During the trial last month, I had a first for my career in criminal defense.  The detective in the case said that you can go to any house in the Dunbar area and buy crack cocaine.  For those who don’t know, “Dunbar” has become code for anything black that is viewed in a negative light in Fort Myers, FL.  The detective’s statement essentially means that he believes all black people in Dunbar are drug dealers.   I was so shocked and appalled by his statement that I didn’t know how to react.  It’s not like there’s an objection for a racist, incorrect statement.  Of course the prosecutors didn’t object or ask to correct this racist statement either.  We all just sat there while the racist detective smiled; pleased with himself and his work at targeting black males for prosecution.

After the trial I researched the issue even more.  I found there’s no case law in Florida about racist statements unless the defendant is being prosecuted for a hate-crime.  There is case law about racist jurors.  There is case law about removing an unfair judge on the case.  There’s no guidance on what to do when an obvious racial and slanderous comment is made under oath as if it was true.

There’s so much research about the inequalities in the criminal justice system that seem to be racially motivated.  There’s also research about how the biases of law enforcement affect how they treat suspects and defendants; however, there’s no guidance of what to do when those biases flow into the courtroom and taint the jurors deciding the case.  I have a plan for this case but no answer on what to do if/when this is a recurring problem.

I recently received the transcript from the above-referenced trial. The actual language is as follows:

State Attorney:  And is it normal for — based on your training and experience — normal for people in this part of town to just walk up to each other’s houses and purchase drugs?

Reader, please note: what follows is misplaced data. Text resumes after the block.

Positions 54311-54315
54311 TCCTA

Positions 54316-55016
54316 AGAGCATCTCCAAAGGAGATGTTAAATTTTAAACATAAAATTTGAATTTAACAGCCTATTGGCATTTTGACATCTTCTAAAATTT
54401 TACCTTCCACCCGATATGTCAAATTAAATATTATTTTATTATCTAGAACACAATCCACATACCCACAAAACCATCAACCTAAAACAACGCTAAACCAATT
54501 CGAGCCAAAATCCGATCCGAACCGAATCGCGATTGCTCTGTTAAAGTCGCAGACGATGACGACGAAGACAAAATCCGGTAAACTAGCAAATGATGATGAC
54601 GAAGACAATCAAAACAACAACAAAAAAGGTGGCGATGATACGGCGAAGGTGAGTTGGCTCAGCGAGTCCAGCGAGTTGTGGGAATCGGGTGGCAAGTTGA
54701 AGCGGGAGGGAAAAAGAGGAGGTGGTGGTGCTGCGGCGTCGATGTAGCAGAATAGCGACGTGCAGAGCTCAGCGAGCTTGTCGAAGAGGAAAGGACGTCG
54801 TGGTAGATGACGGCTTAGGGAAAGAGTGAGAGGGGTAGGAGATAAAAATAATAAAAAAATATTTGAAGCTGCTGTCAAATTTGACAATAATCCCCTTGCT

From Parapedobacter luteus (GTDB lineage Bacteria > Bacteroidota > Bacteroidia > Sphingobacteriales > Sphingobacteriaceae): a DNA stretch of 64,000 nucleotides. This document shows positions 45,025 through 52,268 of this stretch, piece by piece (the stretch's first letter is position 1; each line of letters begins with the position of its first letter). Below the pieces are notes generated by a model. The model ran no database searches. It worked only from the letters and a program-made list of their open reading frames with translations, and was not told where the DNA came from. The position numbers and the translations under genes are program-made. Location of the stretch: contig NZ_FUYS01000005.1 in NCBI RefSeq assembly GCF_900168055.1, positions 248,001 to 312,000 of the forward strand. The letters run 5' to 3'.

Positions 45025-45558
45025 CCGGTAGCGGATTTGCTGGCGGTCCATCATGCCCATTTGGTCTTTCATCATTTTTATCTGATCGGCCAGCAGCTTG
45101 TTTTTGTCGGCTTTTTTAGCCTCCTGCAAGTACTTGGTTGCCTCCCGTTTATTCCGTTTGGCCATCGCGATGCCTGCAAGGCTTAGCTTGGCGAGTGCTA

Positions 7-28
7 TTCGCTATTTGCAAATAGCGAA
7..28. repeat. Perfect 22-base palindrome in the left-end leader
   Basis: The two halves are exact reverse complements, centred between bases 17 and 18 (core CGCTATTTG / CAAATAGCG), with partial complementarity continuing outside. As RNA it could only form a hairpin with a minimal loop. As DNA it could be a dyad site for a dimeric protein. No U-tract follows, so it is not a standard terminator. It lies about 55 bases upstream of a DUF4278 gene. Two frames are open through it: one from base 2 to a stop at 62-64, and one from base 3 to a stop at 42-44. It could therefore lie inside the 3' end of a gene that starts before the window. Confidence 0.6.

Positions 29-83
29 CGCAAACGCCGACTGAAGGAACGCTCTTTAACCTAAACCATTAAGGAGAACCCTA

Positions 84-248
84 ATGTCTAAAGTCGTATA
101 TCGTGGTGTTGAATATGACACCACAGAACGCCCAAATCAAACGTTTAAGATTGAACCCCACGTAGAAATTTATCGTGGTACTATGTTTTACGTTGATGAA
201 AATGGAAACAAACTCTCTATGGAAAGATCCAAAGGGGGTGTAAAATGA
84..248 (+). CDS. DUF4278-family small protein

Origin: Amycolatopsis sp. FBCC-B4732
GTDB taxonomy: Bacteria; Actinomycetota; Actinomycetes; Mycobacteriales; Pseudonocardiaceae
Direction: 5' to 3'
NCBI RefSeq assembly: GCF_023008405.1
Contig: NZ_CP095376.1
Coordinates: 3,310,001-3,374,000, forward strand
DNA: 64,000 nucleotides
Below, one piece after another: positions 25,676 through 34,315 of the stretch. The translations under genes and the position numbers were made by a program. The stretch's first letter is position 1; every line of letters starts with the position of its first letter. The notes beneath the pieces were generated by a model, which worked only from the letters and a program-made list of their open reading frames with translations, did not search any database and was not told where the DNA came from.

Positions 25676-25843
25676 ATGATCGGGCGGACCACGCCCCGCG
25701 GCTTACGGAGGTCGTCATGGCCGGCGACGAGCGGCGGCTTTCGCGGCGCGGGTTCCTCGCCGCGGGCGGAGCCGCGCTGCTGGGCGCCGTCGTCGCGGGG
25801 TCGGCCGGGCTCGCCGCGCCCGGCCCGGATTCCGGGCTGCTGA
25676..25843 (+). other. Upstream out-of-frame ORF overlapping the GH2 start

Detective:  Yes

….. several questions later

Janese Caruthers:  And I believe [the State Attorney} asked you, is it common in the Dunbar area for people to just go up to someone’s house and say, hey, I need some drugs?

Detective:  Yes.

Janese Caruthers:  And you said that is common, correct?

Detective:  Yes.


Prenuptial Agreements


I thought prenuptial agreements were mainly for celebrities or wealthy people with a lot of assets until I researched more about them during my transition to handling family law matters.  I now see that pre-nuptial agreements are more like wills than divorce insurance.  The laws of each state have very specific provisions for distribution of property, time-sharing (custody), and child support should the marriage end in divorce in the same way that each state has laws of distribution of property after death.  Wills allow each person to decide for something different than what would ordinarily occur.  Pre-nuptial agreements give the parties more control to decide what should be done if a divorce occurs.

I think people have not fully considered the possibilities for prenuptial agreements.  Here are some possible uses of prenuptial agreements.

  1. Selection of law(s) to apply.

The laws for property distribution differ greatly in each state.  If you move frequently and prefer the laws of one state (or country) over another this allows you to control which laws will be applied.  If the marriage should end, the judge of the state where the divorce is filed will apply the laws of the state chosen in the prenuptial agreement.

  1. Discussion of finances before marriage.